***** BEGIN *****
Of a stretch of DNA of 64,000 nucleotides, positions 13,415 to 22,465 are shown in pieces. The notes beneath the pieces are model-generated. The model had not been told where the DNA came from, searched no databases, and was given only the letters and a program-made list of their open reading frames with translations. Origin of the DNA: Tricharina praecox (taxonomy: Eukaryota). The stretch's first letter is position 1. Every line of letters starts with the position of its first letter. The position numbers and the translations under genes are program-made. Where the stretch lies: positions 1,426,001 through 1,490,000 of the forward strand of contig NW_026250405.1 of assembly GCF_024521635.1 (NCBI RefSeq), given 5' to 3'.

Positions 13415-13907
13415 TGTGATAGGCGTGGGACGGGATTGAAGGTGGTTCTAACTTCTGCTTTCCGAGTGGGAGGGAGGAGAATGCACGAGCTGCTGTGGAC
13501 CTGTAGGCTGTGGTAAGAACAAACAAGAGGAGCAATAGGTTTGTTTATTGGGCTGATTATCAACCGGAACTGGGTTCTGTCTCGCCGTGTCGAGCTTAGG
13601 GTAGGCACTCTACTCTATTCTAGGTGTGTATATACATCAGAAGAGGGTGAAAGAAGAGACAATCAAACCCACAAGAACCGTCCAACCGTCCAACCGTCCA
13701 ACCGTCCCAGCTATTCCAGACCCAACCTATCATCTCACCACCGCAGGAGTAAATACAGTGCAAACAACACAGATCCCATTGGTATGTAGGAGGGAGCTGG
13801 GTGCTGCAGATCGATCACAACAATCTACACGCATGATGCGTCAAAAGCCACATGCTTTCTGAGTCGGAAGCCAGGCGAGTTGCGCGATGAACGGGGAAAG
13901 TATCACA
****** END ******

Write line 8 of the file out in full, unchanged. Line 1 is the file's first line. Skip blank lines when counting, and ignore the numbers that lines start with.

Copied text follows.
13901 TATCACA